The Criminal Law Disclosure Process: Why Is the System Failing?
Some weeks back the Attorney General appeared before the Commons Justice Committee and vowed to “crack the whip” to rectify the all too well known failings in the criminal disclosure process.
Here Marlon Grossman, Solicitor at Stokoe Partnership Solicitors, examines why the criminal disclosure process is failing and point to various methods to remedy this, in order to restore the process.
Prosecutors’ disclosure obligations arise from the fundamental right to a fair trial. Yet eight centuries after the Magna Carta, the UK’s criminal disclosure process is failing. Disclosure is a fundamentally straightforward proposition. The disclosure process asks police and prosecutors to shoot themselves in the foot, by assisting the defence. In so doing, they help ensure that the innocent are not wrongfully convicted.
On 23 January 2019, the Attorney General, Geoffrey Cox QC, appeared before the House of Commons Justice Committee and theatrically vowed to “crack the whip” to fix the disclosure system. The thunderous oratory of the Attorney General appears sincere. We must welcome his making this one of his central priorities.
The Attorney General’s own guidelines state that prosecutors must disclose material that “might reasonably be considered capable of undermining the prosecution case or assisting the case for accused.”
Vast texts and manuals explain the nuances of the law on disclosure to prosecutors and investigators. Seemingly, all this has been insufficient. A 2017 CPS inspectorate report found that prosecutors had fully complied with their disclosure duties in just 56.9% of cases inspected. Amazingly, this represented an improvement on the previous such report, where disclosure duties were complied with in only 34.8% of cases.
At best, evidence that ought to be disclosed has inadvertently fallen through the cracks – being missed, dismissed or forgotten. At worst, material is deliberately withheld. Defence lawyers are well aware of the impact that such widespread abuse can have on their client’s cases. Anecdotal evidence suggests many clients have suffered as a result of deficiencies in terms of disclosure.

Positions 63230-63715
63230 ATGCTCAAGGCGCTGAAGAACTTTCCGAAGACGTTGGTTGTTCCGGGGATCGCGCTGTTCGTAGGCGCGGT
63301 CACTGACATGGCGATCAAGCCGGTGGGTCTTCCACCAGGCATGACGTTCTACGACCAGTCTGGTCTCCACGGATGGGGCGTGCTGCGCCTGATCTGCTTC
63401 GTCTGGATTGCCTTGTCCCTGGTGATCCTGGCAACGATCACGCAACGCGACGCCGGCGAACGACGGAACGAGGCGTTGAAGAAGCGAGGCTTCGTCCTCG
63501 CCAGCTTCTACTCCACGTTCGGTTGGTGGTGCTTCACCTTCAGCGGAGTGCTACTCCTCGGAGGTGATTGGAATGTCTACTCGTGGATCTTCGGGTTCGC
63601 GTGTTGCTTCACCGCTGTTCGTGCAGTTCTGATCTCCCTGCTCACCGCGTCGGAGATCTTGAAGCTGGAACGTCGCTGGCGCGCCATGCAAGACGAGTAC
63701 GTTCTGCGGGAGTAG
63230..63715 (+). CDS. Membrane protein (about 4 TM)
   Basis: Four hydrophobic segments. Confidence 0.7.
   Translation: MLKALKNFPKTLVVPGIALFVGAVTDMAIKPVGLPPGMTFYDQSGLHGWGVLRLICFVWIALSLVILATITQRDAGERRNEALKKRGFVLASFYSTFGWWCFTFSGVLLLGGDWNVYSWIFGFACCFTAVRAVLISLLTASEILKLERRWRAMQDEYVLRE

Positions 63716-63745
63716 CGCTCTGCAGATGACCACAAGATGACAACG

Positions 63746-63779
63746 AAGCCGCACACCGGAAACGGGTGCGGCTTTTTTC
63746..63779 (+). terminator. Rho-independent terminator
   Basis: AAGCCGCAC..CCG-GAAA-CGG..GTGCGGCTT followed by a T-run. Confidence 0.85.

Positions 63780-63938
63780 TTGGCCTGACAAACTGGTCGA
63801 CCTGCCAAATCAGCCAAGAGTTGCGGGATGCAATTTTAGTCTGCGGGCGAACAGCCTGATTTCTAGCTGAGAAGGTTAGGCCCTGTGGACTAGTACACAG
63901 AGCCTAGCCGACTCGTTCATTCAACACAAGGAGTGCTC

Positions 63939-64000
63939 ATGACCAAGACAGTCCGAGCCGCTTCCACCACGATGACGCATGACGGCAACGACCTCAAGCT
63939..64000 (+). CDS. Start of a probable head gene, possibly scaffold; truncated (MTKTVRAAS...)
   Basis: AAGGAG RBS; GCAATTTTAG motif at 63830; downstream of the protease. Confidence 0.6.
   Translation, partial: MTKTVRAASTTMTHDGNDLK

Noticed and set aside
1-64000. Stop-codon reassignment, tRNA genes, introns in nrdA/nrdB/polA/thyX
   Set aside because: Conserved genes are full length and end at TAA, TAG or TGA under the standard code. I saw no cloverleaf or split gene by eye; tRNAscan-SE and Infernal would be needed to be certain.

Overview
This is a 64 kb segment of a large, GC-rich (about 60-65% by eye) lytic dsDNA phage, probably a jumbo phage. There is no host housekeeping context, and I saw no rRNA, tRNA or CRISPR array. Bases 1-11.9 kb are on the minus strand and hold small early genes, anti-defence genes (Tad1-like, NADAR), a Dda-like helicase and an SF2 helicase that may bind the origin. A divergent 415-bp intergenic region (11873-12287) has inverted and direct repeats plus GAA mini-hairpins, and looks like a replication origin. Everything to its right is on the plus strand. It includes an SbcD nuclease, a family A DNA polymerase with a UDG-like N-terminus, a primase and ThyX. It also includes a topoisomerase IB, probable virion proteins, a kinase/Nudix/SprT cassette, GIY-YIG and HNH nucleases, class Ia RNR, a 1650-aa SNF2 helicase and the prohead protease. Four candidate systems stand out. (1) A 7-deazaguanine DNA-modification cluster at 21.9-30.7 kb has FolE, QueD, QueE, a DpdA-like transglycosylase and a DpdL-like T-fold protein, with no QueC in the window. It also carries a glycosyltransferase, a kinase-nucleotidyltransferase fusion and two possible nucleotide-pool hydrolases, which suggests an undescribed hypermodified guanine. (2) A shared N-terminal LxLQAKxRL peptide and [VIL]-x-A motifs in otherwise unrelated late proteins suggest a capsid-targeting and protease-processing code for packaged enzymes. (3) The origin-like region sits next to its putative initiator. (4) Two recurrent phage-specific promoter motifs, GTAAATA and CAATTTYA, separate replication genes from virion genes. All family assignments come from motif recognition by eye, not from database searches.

We have recently seen a number of high profile cases collapse, and convictions overturned, due to failings in disclosure. The 2017 trial of London student Liam Allan, accused of rape, collapsed after it emerged that crucial exculpatory messages were not disclosed. A joint review of that case by the Met and the CPS blamed “a combination of error, lack of challenge, and lack of knowledge”.
In 2017 alone, 916 defendants had charges dropped due to a failure to disclose evidence. The financial cost of such cases runs in to the millions. The costs to the individuals affected – and to the public’s faith in the justice system – are far less easy to calculate.
A recent example of our own is a conspiracy to murder case that went all the way to the Court of Appeal, and on to a second trial. Yet the case was ultimately abandoned when crucial evidence as to the locations of the defendants was revealed – even though police had given assurances such evidence did not exist.
Mr Cox proposes to “hold to account each responsible individual”. Yet police and prosecutors often find themselves overworked, overlooked and under-resourced, having suffered severe cuts to funding and personnel.This has all taken a grave toll. Over the past decade, the number of police in England and Wales has declined by some 20,000. The CPS has had its budget slashed by over 30% since 2010, resulting in thousands of fewer staff. Such cuts are set against a background of rising violent crime.
Cuts to legal aid for criminal defence lawyers has also put pressure on the criminal justice system. Defence lawyers have less time to deeply analyse evidence and to detect prosecution errors. The net result of a decade of cutbacks to police, prosecution and defence is a criminal justice system under severe strain.
Defence lawyers have less time to deeply analyse evidence and to detect prosecution errors. The net result of a decade of cutbacks to police, prosecution and defence is a criminal justice system under severe strain.
Our failing disclosure system is but one symptom of this wider and deeper malaise. In order to remedy it, there must be adequate investment in both training and staffing for police, prosecutors and adequate legal aid funding for defence lawyers.
Along with adequate training and resources, the most obvious remedy is greater prosecution involvement from the outset. All too often, prosecution lawyers receive evidence at the last moment. Evidence that passes the test for disclosure must be identified far earlier in the process.
Better training is vital to ensure that the original investigators fully understand their disclosure obligations and how to apply them in practice. Investigators are there to independently investigate and follow the evidence. They should cherish their crucial function, and be confident to shine the light of truth on their cases. Officers can then feel able to confidently give lawyers assurances that they have fully complied with their disclosure duties.
To give weight to such assurances, disclosure officers in criminal cases could be required to sign a sworn witness statement stating that their disclosure duties have been fully complied with. Introducing such a requirement would back with action the recent powerful words of the Attorney General and his demands for the restoration of responsibility, accountability and credibility. Any future failings would then surely result in Mr. Cox’s infamous whip being cracked.